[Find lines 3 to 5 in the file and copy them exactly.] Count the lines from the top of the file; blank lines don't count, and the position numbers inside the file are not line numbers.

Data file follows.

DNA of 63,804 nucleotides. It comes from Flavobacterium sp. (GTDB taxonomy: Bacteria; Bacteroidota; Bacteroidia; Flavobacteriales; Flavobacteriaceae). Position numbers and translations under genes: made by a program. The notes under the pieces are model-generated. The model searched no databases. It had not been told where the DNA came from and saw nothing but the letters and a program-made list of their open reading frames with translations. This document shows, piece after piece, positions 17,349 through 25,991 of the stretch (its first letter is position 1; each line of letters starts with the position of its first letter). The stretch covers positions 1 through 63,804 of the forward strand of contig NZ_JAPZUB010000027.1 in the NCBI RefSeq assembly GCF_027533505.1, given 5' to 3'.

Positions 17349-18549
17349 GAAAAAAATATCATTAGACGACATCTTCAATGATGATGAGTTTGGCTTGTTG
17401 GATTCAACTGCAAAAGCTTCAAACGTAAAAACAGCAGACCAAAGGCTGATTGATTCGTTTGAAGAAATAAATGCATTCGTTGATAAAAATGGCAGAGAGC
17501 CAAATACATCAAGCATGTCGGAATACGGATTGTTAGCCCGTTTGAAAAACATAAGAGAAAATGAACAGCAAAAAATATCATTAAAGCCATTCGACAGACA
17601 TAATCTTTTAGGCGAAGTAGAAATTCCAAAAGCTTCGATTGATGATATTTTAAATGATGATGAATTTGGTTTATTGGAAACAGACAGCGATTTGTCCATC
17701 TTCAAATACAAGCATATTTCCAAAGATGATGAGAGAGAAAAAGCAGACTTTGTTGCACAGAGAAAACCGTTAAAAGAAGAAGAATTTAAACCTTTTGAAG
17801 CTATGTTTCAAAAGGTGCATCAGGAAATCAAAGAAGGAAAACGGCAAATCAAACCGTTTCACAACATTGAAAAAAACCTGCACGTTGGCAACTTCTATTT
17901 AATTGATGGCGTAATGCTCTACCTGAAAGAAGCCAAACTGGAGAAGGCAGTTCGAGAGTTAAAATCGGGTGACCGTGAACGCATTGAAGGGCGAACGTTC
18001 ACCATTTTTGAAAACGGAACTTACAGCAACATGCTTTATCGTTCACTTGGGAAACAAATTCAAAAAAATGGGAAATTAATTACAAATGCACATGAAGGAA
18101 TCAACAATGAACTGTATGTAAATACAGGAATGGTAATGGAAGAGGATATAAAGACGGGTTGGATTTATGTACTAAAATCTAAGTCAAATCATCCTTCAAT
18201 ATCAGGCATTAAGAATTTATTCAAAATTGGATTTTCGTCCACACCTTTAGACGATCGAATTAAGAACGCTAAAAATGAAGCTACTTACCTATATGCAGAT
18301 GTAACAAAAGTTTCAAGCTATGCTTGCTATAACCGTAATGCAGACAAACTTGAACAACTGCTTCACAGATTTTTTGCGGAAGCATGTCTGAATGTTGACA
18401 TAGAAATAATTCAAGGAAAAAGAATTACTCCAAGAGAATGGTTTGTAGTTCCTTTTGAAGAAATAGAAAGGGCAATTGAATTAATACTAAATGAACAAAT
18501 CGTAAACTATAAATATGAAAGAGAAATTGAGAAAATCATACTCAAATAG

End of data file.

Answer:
17349 GAAAAAAATATCATTAGACGACATCTTCAATGATGATGAGTTTGGCTTGTTG
17401 GATTCAACTGCAAAAGCTTCAAACGTAAAAACAGCAGACCAAAGGCTGATTGATTCGTTTGAAGAAATAAATGCATTCGTTGATAAAAATGGCAGAGAGC
17501 CAAATACATCAAGCATGTCGGAATACGGATTGTTAGCCCGTTTGAAAAACATAAGAGAAAATGAACAGCAAAAAATATCATTAAAGCCATTCGACAGACA